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A rare case of cooperation in the Middle-East: Griffon vulture returned from Lebanon to Israel

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They say that pigeons are the harbingers of peace – well, this week looks like a griffon vulture was just that –a symbol of peace and cooperation in the complex Middle-East.

The story is similar to many others that happened in the past – a griffon vulture tagged in Israel was caught in Lebanon, and then accused of spying. Nothing new – we have heard of injured white storks being “detained” in Egypt because of carrying tags and of other vultures being accused of spying in Saudi Arabia.

The truth is, in the embattled Middle East, any tag, mark or ring from a foreign country found in a dead or injured bird is viewed with suspicion. These tags and rings are only devices put by benign researchers to study the movements and survival of birds – we use them all the time in Europe.

This time however, the story finished well – after being caught in a village in southern Lebanon (Bint Jbeil) on the 25th January, probably weakened, the bird was yesterday returned to Israel to be treated – a rare case of cooperation in this most complex of border areas.

In a discreet operation led by the Gamla Nature Reserve (Israel) and the UNIFIL – the UN Interim Force in Lebanon, the bird could be brought back from Lebanon to Israel. Fortunately the people who found the griffon in Lebanon treated it well, and everybody collaborated.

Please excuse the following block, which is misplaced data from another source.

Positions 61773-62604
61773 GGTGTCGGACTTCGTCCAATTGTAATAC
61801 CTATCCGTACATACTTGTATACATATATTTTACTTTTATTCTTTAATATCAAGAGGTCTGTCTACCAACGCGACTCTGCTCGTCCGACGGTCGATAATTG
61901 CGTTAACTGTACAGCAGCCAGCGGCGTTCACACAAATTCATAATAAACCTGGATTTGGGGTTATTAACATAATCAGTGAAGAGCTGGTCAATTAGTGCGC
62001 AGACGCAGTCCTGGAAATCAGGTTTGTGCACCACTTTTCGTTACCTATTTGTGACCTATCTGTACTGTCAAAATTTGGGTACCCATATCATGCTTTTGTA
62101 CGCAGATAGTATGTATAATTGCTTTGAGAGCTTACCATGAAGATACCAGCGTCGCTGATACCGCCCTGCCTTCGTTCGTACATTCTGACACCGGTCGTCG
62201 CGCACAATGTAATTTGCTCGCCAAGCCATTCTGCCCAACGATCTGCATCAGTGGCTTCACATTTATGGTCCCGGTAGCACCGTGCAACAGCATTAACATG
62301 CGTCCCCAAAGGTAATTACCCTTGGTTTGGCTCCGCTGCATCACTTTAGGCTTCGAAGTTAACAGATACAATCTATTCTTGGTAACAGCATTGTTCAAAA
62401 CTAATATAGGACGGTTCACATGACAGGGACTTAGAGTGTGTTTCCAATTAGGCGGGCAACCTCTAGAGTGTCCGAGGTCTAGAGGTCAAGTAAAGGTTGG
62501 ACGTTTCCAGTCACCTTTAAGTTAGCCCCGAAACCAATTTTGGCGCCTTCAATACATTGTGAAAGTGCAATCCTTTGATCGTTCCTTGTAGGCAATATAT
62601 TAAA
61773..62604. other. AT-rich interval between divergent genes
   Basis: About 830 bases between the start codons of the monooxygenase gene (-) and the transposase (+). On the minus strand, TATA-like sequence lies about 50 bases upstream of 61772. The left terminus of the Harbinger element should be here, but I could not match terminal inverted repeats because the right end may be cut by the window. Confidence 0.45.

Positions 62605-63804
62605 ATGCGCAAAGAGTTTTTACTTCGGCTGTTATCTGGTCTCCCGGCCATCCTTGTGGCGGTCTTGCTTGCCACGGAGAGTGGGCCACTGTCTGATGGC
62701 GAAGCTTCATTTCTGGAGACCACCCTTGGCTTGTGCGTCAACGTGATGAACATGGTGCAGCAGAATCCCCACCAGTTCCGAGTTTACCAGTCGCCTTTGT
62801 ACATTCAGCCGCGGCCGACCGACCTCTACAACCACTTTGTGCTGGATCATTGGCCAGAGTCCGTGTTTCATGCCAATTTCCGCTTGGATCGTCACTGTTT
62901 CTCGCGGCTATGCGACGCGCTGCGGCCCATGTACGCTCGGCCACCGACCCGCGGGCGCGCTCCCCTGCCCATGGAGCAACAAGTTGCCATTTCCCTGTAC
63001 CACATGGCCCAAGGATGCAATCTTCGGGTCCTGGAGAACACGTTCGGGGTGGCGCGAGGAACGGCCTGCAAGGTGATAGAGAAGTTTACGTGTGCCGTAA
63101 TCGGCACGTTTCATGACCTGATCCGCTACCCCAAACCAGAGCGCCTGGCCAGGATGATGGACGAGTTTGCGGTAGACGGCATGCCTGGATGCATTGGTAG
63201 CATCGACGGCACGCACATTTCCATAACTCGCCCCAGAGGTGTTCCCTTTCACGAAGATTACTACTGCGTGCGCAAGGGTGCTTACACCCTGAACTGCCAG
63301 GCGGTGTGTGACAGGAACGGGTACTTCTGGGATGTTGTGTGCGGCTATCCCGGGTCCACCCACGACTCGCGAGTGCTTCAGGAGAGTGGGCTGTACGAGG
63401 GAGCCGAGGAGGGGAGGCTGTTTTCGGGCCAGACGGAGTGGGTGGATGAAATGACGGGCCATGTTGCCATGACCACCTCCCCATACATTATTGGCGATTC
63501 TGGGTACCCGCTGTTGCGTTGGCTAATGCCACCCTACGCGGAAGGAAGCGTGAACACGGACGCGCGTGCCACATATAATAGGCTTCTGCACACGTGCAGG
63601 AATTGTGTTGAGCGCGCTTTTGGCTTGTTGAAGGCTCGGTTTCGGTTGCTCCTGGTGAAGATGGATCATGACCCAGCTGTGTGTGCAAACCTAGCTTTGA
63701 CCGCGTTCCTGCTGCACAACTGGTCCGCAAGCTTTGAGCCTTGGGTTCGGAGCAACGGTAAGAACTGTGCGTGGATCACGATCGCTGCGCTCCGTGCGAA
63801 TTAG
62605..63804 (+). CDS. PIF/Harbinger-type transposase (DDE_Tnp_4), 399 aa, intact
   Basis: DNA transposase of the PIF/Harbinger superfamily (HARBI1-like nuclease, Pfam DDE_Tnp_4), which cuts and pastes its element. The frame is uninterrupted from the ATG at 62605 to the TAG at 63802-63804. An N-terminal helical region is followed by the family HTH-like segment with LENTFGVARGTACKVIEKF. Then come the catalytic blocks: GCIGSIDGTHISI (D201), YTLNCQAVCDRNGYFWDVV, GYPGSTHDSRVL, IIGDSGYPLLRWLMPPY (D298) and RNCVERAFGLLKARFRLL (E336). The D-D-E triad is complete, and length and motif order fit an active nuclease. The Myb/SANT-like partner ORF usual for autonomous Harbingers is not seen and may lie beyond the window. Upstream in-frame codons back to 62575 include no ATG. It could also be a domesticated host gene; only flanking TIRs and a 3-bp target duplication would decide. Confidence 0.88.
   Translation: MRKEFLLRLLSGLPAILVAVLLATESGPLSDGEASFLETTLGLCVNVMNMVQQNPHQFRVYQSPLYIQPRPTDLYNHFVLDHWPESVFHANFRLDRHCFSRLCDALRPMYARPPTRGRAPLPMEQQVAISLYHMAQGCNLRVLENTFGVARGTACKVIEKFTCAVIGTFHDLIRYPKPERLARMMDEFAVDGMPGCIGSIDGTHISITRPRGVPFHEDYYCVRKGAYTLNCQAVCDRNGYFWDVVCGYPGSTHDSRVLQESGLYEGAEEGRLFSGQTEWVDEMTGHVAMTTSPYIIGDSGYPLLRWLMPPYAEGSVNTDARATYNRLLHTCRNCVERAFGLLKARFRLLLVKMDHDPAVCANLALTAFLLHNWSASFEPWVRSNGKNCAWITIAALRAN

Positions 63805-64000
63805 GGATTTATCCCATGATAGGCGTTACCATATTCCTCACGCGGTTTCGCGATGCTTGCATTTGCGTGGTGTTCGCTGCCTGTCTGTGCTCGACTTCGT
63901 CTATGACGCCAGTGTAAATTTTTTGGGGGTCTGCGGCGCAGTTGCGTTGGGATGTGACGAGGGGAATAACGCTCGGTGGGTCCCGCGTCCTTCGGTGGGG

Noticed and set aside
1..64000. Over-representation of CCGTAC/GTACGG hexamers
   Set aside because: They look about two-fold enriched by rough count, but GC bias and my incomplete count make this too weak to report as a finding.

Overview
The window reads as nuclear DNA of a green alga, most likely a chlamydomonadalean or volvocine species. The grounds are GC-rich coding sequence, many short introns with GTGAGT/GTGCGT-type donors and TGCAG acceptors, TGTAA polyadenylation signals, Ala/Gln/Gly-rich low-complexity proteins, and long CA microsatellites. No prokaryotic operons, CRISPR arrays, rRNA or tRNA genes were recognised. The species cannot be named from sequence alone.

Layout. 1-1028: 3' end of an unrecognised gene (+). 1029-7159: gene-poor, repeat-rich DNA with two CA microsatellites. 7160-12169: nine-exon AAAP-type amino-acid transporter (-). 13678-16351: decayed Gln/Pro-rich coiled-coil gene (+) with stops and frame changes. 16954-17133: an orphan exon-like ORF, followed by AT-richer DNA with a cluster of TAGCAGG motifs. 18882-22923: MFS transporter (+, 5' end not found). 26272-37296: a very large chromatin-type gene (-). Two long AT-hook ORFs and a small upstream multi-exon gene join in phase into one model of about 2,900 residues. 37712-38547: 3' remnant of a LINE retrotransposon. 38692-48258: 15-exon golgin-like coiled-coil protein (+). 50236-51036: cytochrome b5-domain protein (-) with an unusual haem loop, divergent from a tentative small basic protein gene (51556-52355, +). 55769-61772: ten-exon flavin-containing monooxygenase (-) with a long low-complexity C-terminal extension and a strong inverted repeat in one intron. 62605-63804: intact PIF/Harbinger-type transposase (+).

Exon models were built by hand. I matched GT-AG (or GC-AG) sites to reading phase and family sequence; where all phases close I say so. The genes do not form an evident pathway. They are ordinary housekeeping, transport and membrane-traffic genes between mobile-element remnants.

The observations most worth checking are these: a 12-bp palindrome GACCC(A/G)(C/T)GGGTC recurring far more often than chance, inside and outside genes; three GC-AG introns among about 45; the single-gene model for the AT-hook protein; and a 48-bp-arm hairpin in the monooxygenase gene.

The interesting thing is that this vulture is actually of Spanish origin. It is part of a group of 16 griffons (12 juveniles and 4 adults) from Spain that were transported to Israel last July – in December another load of 21 arrived in Israel. All these birds had entered the Vallcalent wildlife rehabilitation center (managed by the Generalitat, the Catalonian regional government) after being picked up injured or weak in Spain, and then sent to Israel to restock the population there as part of a bilateral collaboration for the griffon vulture conservation project, in a process facilitated by the VCF.

Eight of the birds from the first load were then released either in Gamla Reserve in the Golan Heights in northern Israel, or in the Negev desert – the rest being used for captive-breeding. This particular individual was released on December 22nd in Gamla, wing tagged (code P98) and with a GPS device. On the 18th January it moved to southern Lebanon, and was found weak near Bint Jbeil on the 25th. Fortunately this time there was a happy ending

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